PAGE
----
Hackers steal easily guessed passwords

Hackers steal easily guessed passwords

Summary: Users remain the weakest link when it comes to IT security, according to a survey

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TOPICS: Security
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Hackers are increasingly resorting to social engineering techniques to obtain confidential passwords, as businesses become better at locking down and patching their computer networks.

And the bad news is that users are still very much the weak link when it comes to choosing and protecting their passwords, according to the results of a survey of IT security experts.

It found that 15 percent of those asked in an online questionnaire to give their network passwords in order to be entered into a prize draw happily clicked through to the page ready to divulge the information.

Paul Vlissidis, head of risk services at technology consultancy NCC Group, which carried out the survey, told silicon.com that the problem of staff -- and especially those in IT who should know better -- being lazy with passwords is leaving companies at risk.

"It is laziness and ignorance causing network security problems. Passwords are of greater importance now that remote access has increased from laptops and PCs with broadband at home," he said.

He said that social-engineering techniques used by hackers to glean passwords that will give them access to corporate networks are on the increase, as IT departments get better at protecting their systems.

"It is increasing as people wake up to other kinds of network vulnerabilities, such as patching systems, and as they narrow down areas of attack, hackers are going to run out of places to exploit and so will go for passwords."

Common bad practice includes shared passwords for departments and obvious popular passwords such as football clubs -- and Vlissidis said those in the boardroom are often the main culprits.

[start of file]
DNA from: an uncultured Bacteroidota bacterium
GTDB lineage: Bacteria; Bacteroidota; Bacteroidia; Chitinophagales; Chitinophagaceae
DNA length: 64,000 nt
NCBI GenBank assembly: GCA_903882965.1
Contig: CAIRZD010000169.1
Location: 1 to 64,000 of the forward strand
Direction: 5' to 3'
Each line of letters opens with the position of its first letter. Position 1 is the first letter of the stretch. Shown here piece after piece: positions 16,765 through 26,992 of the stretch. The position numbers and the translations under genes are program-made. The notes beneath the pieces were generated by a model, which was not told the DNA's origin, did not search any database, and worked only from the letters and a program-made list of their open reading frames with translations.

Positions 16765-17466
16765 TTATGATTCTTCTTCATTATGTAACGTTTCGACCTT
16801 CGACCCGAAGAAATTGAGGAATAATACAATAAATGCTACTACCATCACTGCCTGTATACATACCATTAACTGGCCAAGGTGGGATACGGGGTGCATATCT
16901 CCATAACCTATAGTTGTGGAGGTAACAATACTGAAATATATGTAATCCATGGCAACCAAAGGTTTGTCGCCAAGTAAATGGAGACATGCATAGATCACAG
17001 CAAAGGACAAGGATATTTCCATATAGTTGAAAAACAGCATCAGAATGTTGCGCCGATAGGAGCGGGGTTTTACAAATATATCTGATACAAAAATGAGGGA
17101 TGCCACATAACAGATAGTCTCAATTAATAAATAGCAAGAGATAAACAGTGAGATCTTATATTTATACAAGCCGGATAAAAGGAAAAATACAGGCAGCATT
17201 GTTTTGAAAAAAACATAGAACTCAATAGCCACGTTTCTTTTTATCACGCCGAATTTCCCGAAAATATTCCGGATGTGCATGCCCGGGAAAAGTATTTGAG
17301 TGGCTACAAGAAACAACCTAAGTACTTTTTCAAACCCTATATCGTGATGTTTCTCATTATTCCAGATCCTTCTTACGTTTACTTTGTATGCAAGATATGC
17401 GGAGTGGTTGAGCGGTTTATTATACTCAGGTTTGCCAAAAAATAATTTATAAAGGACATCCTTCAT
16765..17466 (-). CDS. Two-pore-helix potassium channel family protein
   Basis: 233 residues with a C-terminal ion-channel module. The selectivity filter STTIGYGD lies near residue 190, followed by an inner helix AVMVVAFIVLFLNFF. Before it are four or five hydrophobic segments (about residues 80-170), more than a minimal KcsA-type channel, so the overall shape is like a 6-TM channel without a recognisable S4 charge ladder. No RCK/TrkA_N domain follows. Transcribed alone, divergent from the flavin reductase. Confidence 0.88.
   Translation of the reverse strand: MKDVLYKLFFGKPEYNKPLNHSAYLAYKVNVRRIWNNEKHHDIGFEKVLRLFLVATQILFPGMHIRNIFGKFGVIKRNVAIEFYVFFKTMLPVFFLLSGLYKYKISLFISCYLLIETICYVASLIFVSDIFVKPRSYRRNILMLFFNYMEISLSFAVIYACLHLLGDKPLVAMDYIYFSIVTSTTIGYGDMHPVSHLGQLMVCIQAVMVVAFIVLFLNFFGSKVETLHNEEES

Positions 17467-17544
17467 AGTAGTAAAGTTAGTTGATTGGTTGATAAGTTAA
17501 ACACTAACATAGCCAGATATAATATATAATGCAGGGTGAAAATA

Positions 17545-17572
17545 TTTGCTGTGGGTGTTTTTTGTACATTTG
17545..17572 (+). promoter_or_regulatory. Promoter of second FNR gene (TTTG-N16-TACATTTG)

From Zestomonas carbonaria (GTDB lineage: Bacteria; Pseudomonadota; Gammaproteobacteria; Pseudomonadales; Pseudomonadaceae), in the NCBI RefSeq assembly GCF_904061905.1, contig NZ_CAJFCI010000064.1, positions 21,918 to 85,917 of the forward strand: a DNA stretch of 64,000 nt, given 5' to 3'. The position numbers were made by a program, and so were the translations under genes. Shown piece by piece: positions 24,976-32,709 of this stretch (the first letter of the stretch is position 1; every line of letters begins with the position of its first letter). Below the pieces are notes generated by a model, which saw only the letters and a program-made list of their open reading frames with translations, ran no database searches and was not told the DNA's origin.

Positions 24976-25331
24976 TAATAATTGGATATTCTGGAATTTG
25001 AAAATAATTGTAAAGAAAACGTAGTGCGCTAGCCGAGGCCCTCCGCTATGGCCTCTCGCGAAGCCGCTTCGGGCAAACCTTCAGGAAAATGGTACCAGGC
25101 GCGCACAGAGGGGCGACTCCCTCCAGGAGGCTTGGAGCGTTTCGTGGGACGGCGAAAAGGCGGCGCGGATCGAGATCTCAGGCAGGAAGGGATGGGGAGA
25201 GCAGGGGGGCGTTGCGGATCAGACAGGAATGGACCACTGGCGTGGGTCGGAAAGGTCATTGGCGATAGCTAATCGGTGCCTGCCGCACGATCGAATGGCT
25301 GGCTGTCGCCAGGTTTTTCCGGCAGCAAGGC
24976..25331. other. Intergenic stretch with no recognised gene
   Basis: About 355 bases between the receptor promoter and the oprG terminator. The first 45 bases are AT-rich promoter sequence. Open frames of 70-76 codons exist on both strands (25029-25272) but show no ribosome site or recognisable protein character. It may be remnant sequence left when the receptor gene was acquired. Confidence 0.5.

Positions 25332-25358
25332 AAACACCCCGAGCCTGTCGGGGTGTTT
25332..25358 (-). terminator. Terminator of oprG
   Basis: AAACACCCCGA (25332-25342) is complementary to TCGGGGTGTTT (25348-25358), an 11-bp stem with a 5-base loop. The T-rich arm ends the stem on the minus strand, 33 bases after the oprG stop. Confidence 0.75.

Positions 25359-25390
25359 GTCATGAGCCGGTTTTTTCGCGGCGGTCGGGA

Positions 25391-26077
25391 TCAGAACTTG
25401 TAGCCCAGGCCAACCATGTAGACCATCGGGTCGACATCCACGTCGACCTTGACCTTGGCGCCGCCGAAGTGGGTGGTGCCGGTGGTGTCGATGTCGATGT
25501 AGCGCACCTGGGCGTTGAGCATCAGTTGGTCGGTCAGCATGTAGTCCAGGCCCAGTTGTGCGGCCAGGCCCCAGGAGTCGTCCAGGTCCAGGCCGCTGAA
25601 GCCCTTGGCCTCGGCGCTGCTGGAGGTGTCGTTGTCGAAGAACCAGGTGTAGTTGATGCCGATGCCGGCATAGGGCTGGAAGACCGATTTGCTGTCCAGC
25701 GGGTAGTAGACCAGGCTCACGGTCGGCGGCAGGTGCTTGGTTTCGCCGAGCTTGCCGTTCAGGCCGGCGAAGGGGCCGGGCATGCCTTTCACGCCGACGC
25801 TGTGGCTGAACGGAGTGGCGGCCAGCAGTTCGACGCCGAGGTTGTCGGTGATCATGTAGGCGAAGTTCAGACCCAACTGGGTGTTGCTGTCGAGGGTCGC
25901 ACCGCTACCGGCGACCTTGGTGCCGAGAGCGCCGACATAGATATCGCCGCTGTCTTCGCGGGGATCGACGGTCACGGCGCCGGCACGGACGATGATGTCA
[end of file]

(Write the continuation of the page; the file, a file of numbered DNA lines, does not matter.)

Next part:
The advice for users is to avoid using for passwords dictionary words that can be cracked by programs, and to use a mixture of numbers and letters. One method is to choose a favourite song or poem and take the first letter from each line of the first verse along with a couple of numbers. When it comes round to change the password, just move on to the next verse.

"As long as you know what that song is, you will never forget the password," said Vlissidis.

Topic: Security

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4 comments
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  • I would "happily" click through to the page too, but I would give a fake password. This survey assumes that people always fill out online surveys with accurate information. I often give a fake email address, home address, phone number or other information if I deem that it's none of their business but they "require" it for me to finish the form.
    anonymous
  • It is very obvious that IT Security Professionals who fought NSA for so long on encryption have not learned their lesson. Maybe it is time for everyone to read the old book called the Codebreakers. Hackers seem to have read it.
    anonymous
  • i want to be a hacker ,may you can help me i am an electronic engeenering
    anonymous
  • hi
    anonymous